Voice Placement IS and ISN'T a ThingAug 01, 2022
Yep, voice placement can be very confusing
Placement IS a thing, in that it’s something singers and teachers talk about. Although it’s not fully explained, strong sensations of sound in different areas of your head and body can be a clue as to the general shape and position of things.
That doesn’t mean there are perfect places on your face to feel stuff. Just that there are patterns talked about over *literally* centuries between where something is felt and the type of sound made. The link between a more ‘forward’ placement and clearer, stronger sound is a common one you’ve probably heard of. Maybe you've been trying to work on it yourself, or with your singing students.
Equally, there are a few sensations that generally are pretty crushing to aim for in some scenarios. Hence why trying to make 'chest voice’ a reality, and trying to keep vibrations below the neck, can be a real pain when trying to sound belty in the high range.
The big argument though, is that you can’t place your voice.
And… it is true....
You CANNOT place your voice
We can’t just selectively direct our voices or vibrations into the face. Understandably, many people (especially us teachers) would then entirely reject ‘placement’, based on this fact.
And yet, many report that they are able to do it.
So what is that?
Well, some singers just serendipitously happen upon that ‘skill’ without any idea of how. There doesn’t need to be an explanation for that.
It's about the shape
For those who haven't stumbled on anything, or feel their voice gets stuck in one place (all throaty, for example), we can work with shapes, consonants and vowels that have a strong tendency to be felt elsewhere. These specific shapes also need to be sung at specific ranges, with refined vocal fold closure, to get the more predictable ‘placement’ effect.
So, when you think about that specificity, it’s easy to see why singers and teachers experience such inconsistent results when experimenting. The result? They eventually poo poo it.
You need a process
In the long run, if you have a process to follow that shows you which shapes suit which notes, you can experience a strong and pretty reliable sensation of placement that doesn’t come with any strange vocal contortions or distortions.
Once a process for experiencing placement has been followed for a while, maybe several weeks, the idea of the shape gradually fades. Instead, the repeated placement sensation that was sparked by the shape can then take over as the singers focus.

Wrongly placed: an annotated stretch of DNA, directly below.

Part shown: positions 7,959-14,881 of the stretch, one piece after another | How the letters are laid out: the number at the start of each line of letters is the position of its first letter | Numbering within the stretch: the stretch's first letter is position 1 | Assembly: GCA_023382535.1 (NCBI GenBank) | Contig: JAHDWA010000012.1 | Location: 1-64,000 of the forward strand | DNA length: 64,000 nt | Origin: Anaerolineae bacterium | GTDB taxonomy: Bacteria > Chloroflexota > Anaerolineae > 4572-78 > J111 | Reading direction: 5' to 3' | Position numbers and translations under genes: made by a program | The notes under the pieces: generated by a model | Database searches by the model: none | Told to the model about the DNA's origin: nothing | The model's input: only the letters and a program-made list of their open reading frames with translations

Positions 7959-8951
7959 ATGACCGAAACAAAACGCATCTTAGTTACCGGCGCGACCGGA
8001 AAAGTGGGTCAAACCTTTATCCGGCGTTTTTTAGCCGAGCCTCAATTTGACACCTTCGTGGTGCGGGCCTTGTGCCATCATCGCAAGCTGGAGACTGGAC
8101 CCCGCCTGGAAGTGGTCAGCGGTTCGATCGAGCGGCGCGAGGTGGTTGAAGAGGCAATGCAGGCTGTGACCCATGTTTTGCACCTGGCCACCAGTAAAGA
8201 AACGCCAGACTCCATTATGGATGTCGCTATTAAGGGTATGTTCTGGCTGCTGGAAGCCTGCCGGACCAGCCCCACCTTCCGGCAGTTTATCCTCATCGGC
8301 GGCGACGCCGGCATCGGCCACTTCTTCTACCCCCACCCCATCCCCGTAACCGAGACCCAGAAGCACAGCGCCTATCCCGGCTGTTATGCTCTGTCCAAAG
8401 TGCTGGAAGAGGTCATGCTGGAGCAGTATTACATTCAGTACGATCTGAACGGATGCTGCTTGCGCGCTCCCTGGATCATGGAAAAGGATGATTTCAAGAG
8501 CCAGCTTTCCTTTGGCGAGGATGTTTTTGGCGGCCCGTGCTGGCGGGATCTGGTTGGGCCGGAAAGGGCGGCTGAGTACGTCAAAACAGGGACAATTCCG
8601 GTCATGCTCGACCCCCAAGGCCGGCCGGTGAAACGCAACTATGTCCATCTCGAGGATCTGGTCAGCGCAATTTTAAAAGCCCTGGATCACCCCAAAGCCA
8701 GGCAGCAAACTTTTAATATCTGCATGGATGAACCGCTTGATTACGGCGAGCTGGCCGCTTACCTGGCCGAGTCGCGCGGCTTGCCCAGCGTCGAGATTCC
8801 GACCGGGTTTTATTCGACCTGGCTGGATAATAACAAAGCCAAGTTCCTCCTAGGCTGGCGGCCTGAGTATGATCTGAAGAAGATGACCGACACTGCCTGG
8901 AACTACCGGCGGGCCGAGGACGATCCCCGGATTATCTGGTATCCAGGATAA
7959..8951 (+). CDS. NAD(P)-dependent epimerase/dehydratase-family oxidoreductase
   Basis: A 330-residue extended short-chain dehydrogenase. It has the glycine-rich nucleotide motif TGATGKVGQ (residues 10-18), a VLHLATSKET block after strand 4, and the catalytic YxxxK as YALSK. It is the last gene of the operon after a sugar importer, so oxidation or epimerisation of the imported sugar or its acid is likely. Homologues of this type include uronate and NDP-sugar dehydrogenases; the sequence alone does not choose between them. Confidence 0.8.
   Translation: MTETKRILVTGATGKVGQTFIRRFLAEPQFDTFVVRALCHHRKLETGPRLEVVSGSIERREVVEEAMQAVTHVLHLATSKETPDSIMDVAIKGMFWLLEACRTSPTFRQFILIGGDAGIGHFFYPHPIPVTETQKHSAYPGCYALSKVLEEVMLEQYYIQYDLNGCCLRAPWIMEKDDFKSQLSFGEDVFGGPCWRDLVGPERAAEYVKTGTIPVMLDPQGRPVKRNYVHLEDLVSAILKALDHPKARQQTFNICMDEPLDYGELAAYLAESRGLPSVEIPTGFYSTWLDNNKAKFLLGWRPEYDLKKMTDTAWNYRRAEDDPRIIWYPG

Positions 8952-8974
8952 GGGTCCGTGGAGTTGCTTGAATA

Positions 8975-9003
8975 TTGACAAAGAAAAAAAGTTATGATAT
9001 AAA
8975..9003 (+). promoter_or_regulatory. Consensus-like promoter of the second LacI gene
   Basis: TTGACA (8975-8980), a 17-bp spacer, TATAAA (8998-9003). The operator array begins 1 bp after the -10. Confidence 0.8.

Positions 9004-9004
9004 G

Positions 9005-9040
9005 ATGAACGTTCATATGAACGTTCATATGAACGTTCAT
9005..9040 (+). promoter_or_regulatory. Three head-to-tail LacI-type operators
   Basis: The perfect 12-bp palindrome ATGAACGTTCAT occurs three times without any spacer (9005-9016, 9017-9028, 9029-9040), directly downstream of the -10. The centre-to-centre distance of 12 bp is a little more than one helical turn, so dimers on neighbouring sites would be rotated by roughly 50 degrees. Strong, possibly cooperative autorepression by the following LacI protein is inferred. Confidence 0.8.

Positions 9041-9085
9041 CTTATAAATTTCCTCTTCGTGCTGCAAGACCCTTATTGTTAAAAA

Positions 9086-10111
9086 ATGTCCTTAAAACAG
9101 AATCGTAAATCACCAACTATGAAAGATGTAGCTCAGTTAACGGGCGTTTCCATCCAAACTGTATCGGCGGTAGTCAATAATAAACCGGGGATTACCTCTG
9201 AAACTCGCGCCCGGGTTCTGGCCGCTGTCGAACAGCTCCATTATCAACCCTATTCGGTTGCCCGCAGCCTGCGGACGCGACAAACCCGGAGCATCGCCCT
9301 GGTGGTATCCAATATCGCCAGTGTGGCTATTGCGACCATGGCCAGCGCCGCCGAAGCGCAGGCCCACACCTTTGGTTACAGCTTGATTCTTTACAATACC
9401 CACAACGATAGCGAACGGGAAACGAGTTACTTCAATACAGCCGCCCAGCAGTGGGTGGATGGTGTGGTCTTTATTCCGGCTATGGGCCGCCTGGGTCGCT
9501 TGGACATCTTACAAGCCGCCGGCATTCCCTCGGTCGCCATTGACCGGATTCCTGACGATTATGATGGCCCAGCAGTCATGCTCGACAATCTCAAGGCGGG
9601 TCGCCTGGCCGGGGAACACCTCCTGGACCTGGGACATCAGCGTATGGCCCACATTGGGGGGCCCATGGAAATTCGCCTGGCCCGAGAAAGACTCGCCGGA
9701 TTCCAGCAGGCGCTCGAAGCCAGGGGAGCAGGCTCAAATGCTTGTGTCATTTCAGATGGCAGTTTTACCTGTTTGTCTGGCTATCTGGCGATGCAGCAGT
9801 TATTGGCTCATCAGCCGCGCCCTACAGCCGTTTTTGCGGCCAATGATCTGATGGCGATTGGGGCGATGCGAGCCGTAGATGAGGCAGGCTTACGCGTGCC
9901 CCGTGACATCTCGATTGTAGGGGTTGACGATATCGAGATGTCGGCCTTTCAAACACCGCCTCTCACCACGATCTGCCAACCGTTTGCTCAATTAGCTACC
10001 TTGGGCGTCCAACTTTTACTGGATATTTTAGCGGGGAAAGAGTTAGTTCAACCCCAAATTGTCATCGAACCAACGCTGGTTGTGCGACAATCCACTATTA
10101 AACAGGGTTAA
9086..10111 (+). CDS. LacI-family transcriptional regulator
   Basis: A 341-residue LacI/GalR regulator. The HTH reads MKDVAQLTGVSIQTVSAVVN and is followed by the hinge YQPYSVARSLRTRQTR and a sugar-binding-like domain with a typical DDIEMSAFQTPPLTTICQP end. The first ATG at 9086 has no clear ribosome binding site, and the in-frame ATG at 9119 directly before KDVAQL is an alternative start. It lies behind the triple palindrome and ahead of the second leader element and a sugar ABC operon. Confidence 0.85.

This is (I think) where the confusion comes in placement. See, although a singer feels like they are just placing things, they may have just gone through this process of transformation. Where several aspects of voice (vowel, pitch, intensity, tongue position, lips, timbre) all get consolidated into one thing - a familiar sense of placement.
Placement is the proxy
Placement can then work like a representation of the bit parts. Essentially, imagery. Imagery that organises your voice and the umpteen muscles involved. That’s great for learning, avoiding an overwhelming amount of instructions (which is an epidemic of anatomical-style teaching these days), and great for having a more external focus.
In our 'Evolve' teacher training course, we have an entire process for this that usually gets voted as the MOST useful module because it is incredibly easy to apply, and the results in vocal strength are so noticeable in a large population of singers.
So, if you've been stuck with placement in the past, or have shunted it out of your teaching entirely, then the was probably a lot missing from the learning process that could really help you. Working through predictable sounds and allowing your nervous system to create that imagery link will often open up completely new and exciting possibilities for you and your singers. Especially for the 'bigger' sounds!
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